In summary, 38 h of measurements during the summer season (22 h of lidar measurements during dust-free times, 16 h of lidar measurements with SAL present) and 44 h of measurements during the winter season are used to study differences in macro-physical cloud properties between the dust and non-dust times and different seasons.
2.2 The WALES instrument
The WALES instrument (Wirth et al., 2009) is a combined airborne high spectral resolution (HSRL; Esselborn et al., 2008) and water vapor differential absorption lidar system (DIAL), built and operated by the Institute for Atmospheric Physics of the German Aerospace Center (DLR). The system provides highly resolved information on the vertical distribution of water vapor mixing ratio from measurements at four wavelengths around 935 nm. Additionally, it is capable of polarization-sensitive measurements at the 1064 and 532 nm wavelengths. The 532 nm channel is also equipped with high-spectral-resolution lidar (HSRL) capability, which allows to determine the extinction coefficient without assumption on scattering properties of aerosol and cloud particles, hence enabling an enhanced characterization of them.
WALES measurements are performed in near-nadir direction (2–3∘ off-nadir angle) and provide vertical profiles of particle backscatter, linear depolarization and extinction from the aircraft down to the ground level. The vertical resolution of the WALES aerosol and cloud data is 15 m. The temporal resolution of the raw data is 5 Hz and is averaged to 1 Hz for a better signal-to-noise ratio. This results in a horizontal resolution of approximately 200 m at typical aircraft speed.
Depolarization data quality is ensured by frequent calibrations following the ±45∘ method described by Freudenthaler et al. (2009). Remaining relative uncertainties in aerosol depolarization measurements are estimated to be in the range from 10 % to 16 % (Esselborn et al., 2008) and are primarily caused by atmospheric variations during the calibration. For backscatter and extinction measurements relative uncertainties of less than 5 % and 10 %–20 % have to be considered, respectively.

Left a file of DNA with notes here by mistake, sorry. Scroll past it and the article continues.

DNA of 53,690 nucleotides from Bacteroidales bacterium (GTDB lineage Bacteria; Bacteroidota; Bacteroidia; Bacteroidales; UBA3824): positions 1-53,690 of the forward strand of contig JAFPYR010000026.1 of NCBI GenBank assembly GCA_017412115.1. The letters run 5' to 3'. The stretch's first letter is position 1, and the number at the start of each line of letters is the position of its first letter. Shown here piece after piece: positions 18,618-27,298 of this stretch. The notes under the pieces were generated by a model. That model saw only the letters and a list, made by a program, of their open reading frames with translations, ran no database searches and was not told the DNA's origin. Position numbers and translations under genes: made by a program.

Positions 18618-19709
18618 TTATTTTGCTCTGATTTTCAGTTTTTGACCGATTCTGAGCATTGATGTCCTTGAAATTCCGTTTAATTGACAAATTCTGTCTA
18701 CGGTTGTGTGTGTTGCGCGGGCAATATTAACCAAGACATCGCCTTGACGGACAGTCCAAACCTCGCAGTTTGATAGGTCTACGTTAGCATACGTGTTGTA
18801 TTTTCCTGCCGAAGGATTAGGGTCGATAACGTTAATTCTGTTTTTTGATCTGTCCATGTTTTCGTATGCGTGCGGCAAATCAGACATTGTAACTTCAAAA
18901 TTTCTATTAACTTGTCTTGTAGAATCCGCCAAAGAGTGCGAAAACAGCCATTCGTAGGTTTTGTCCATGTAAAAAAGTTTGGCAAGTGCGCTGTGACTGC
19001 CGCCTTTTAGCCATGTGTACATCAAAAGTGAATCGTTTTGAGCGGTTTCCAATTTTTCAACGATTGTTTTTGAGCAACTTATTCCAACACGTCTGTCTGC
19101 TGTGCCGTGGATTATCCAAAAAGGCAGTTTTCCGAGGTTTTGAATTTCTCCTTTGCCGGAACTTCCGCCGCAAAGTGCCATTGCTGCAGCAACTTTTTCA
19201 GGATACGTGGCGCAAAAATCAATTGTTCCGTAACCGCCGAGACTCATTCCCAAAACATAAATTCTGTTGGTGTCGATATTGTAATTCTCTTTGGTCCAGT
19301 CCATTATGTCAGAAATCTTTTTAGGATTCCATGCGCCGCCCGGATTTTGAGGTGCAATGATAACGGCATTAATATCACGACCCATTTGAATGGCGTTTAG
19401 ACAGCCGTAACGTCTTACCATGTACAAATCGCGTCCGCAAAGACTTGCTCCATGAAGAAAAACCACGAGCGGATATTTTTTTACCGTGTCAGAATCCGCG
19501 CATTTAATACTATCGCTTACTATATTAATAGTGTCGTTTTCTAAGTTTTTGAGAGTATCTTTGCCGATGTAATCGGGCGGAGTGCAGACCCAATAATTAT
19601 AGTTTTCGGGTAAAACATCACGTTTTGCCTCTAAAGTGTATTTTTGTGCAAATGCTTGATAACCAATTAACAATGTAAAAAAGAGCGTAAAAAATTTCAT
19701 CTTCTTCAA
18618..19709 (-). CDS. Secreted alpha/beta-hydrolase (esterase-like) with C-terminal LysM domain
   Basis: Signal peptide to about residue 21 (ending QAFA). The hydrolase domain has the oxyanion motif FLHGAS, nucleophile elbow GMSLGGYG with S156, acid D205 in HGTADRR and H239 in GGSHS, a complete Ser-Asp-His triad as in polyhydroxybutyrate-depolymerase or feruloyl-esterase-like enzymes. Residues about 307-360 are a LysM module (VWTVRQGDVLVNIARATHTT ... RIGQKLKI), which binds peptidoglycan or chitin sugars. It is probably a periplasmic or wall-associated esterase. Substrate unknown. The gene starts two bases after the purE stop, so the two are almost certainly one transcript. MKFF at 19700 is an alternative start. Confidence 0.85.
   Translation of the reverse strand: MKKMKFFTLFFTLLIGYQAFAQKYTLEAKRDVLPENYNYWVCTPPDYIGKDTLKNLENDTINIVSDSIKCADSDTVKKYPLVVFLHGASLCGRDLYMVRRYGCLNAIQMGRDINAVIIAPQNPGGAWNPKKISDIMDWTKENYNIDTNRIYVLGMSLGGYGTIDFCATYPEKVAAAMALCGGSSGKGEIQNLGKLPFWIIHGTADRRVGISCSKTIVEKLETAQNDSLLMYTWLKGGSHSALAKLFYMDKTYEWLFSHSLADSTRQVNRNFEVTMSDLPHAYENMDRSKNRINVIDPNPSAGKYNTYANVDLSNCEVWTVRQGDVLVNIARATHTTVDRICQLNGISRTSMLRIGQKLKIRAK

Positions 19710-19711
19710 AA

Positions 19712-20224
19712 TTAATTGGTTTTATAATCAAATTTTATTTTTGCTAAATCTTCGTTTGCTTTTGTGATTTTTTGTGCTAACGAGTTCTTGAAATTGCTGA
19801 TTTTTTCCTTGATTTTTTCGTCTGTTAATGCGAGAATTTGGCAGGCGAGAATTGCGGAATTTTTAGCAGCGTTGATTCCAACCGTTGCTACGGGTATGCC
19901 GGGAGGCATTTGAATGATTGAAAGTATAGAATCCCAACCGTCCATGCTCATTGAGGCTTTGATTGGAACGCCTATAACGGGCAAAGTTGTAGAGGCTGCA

2.3 Dust layer detection
Based on the aerosol classification scheme described by Groß et al. (2013), WALES measurements can be used to identify and characterize layers of long-range-transported Saharan dust. In this study the particle linear depolarization ratio at 532 nm (δp532) is used as an indicator for nonspherical dust particles. Saharan dust δp532 near-source regions was found to take values around 30 % (Freudenthaler et al., 2009; Tesche et al., 2009; Groß et al., 2011). This value does not change for long-range-transported Saharan dust (Wiegner et al., 2011; Burton et al., 2015; Groß et al., 2015; Haarig et al., 2017). Thus δp532 is a good proxy to distinguish long-range-transported Saharan dust from less depolarizing marine boundary layer aerosols which typically take values around 3 % (Sakai et al., 2010; Burton et al., 2012; Groß et al., 2013). To reduce signal noise biases, an additional filter to flag mineral dust layers for regions with 532 nm backscatter ratios (BSR532) equal to or higher than 1.2 is applied (BSR – where βp532 and βm532 are the particle and molecular backscatter coefficients). The origin of identified dust layers is further verified using calculated backward trajectories utilizing the HYbrid Single Particle Lagrangian Integrated Trajectory model (HYSPLIT model; Stein et al., 2015) with NCEP GDAS (National Centers for Environmental Prediction Global Data Assimilation System) data input. Starting times and locations are chosen to match the center of detected mineral dust layers in the lidar profiles. The reliability of the backward trajectory calculations was checked by slightly modifying starting times and locations.
Once verified as transported Saharan dust layer, the WALES HSRL measurements are used to calculate the aerosol optical depth at 532 nm of both the detected Saharan dust layers (τSAL(532)) and the atmospheric column ranging from the aircraft down to ground level (τtot(532)). Additionally, the Saharan dust layer's vertical extent ΔzSAL is defined as the sum of all dust-flagged 15 m resolved height intervals within each vertical lidar profile.